He’s done his homework.

For a Parliamentary Motion to be considered for debate, at least 30 MSPs from at least two different political parties need to support it. So far, Alex’s motion has attracted the support of 17 MSPs, representing Labour, SNP, Greens, Liberal Democrats and one independent.

If your MSP’s name isn’t on the list as a supporter, please email them and prompt them to sign up. If they refuse, ask them why. Put them on the spot and most importantly of all, let them know that this issue matters to you.

If you don’t know who your MSP is you can find out here

If you want to do more, and if you’re sick to the back teeth of illegal raptor persecution on driven grouse moors, please consider participating in this quick and easy e-action to send a letter to your local Parliamentary representative (MSP/MP/MS) urging action. Launched last Saturday by Wild Justice, RSPB and Hen Harrier Action, over 41,000 people have signed up so far.

This means that over 41,000 pre-written letters complaining about illegal raptor persecution and the environmental damage caused by intensive grouse moor management, are winging their way to politicians of all parties across the UK. If you want your local politician to receive one, Please join in HERE

Thank you


Cross-party political pressure on Scottish Government to respond to Werritty review on grouse moor licensing

There was an interesting opinion piece in The Herald on 12th August, written by Mark Smith who was scathing both about grouse shooters (‘that rare and rather sad creature’) and the Scottish Government’s ‘lack of urgency’ in its failure to respond to the Werritty Review. It’s well worth a read (here).

Meanwhile, further to First Minister’s Questions on 12th August when Alison Johnstone MSP (Scottish Greens) put Nicola Sturgeon on the spot about the ongoing illegal persecution of birds of prey on grouse moors (see here), and the subsequent feeble response from Environment Cabinet Secretary Roseanna Cunningham (here), yesterday saw more cross-party pressure piled on to the Scottish Government over this issue.

John Mason (SNP), Alison Johnstone (Greens) and Alex Rowley (Labour) all pushed Environment Minister Mairi Gougeon and made it clear that patience has run out:

Transcript from the Scottish Parliament’s Official Report, 13th August 2020.

There’s absolutely no doubt the pressure is mounting to unprecedented levels.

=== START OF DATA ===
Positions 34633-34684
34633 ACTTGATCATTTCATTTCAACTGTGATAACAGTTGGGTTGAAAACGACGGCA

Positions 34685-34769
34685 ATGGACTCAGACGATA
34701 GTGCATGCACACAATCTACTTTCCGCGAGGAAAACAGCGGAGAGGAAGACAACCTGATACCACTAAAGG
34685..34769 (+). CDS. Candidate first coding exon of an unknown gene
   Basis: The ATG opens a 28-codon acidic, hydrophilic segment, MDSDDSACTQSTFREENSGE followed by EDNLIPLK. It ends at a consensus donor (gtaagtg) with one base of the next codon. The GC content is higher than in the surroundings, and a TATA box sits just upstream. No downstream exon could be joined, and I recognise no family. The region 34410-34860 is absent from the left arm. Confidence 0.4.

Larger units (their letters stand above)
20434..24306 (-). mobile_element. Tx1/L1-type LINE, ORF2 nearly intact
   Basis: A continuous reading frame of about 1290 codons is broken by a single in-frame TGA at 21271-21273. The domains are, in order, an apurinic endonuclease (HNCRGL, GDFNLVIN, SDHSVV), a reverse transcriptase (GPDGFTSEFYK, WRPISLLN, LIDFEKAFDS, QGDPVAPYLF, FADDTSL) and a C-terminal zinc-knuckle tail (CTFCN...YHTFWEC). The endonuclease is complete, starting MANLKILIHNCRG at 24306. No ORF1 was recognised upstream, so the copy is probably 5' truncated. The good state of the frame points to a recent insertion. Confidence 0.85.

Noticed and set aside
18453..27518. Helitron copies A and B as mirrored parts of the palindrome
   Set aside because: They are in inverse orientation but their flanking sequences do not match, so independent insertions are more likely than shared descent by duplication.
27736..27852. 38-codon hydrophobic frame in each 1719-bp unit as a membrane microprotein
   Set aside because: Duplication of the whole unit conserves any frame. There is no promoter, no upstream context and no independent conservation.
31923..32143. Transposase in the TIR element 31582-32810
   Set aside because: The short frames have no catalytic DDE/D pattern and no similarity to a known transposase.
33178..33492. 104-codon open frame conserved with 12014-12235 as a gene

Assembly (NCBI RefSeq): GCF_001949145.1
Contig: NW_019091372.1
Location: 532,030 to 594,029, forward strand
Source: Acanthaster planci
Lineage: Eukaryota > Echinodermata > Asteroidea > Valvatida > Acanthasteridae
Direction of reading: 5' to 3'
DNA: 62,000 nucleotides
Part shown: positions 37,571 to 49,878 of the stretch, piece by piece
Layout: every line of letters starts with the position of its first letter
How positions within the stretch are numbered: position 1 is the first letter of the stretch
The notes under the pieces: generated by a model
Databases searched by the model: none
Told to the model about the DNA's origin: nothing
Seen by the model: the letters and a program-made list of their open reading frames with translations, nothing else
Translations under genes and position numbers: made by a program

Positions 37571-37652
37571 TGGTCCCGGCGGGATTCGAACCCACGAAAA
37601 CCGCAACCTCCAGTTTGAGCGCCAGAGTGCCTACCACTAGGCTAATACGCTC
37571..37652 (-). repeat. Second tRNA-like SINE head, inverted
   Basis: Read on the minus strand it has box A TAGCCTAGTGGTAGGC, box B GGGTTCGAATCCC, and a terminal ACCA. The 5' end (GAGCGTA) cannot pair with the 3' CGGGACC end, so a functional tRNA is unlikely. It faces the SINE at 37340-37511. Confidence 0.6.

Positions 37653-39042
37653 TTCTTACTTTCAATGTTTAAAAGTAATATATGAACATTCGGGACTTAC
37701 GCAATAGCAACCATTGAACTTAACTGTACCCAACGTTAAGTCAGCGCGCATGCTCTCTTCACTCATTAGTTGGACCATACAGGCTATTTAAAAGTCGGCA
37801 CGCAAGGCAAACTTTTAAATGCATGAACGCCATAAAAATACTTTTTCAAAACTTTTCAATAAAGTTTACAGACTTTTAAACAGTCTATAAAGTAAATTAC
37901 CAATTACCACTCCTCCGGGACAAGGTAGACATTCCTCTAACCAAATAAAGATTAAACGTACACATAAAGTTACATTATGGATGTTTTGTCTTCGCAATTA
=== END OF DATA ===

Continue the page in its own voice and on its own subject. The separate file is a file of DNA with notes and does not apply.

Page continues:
One of these MSPs has taken the matter a step further. More on that in the next blog….

Meanwhile, if you want to add to that mounting pressure, and if you’re sick to the back teeth of illegal raptor persecution on driven grouse moors, please consider participating in this quick and easy e-action to send a letter to your local Parliamentary representative (MSP/MP/MS) urging action. Launched last Saturday by Wild Justice, RSPB and Hen Harrier Action, over 41,000 people have signed up so far.

This means that over 41,000 pre-written letters complaining about illegal raptor persecution and the environmental damage caused by intensive grouse moor management, are winging their way to politicians of all parties across the country. If you want your local politician to receive one, Please join in HERE

Thank you


Unconfirmed reports of mountain hare culls on several Scottish grouse moors

The season for killing mountain hares in Scotland opened on Saturday (1st August) despite a recent Parliamentary vote to provide more protection for this species.

In this particular case, greater protection (i.e. those who want to kill mountain hares will need to apply for a licence) will not be available until the Scottish Government has undertaken a consultation to consider the terms and conditions of any such licencing scheme.

Meanwhile, while everyone waits for the Scottish Government to conduct that consultation, the shooting season has opened and the Government has ignored campaigners’ pleas to offer interim protection to those mountain hares.

Instead, the Environment Cabinet Secretary has, with a straight face, called on the grouse-shooting industry to practice ‘voluntary restraint’ (see here).

So it came as no surprise to see a number of (as yet unconfirmed) reports on Twitter yesterday that mountain hare culling had begun, apparently on a grouse moor in the Monadhliaths and a grouse moor in the Angus Glens.

Under the current legislation, these estates are entitled to kill as many mountain hares as they like, without needing permission or a licence, and there is no obligation for them to record or report the number of hares killed.

Nor is there any obligation to report what they do with those shot hares. Some will end up on sale for human consumption (complete with embedded toxic poisonous lead shot, yum yum), others will simply be discarded, and some will be used to bait traps and stink pits to lure other wildlife to a gruesome death.

[Shot mountain hares strung up in a chilling larder, screen-grabbed from a controversial feature on Countryfile (2018) showing mountain hares being shot on a Scottish grouse moor]

UPDATE August 2020: Neither of these unconfirmed reports have been substantiated and there is no evidence that mountain hares were being culled in the Monadhliaths or the Angus Glens at the beginning of August 2020.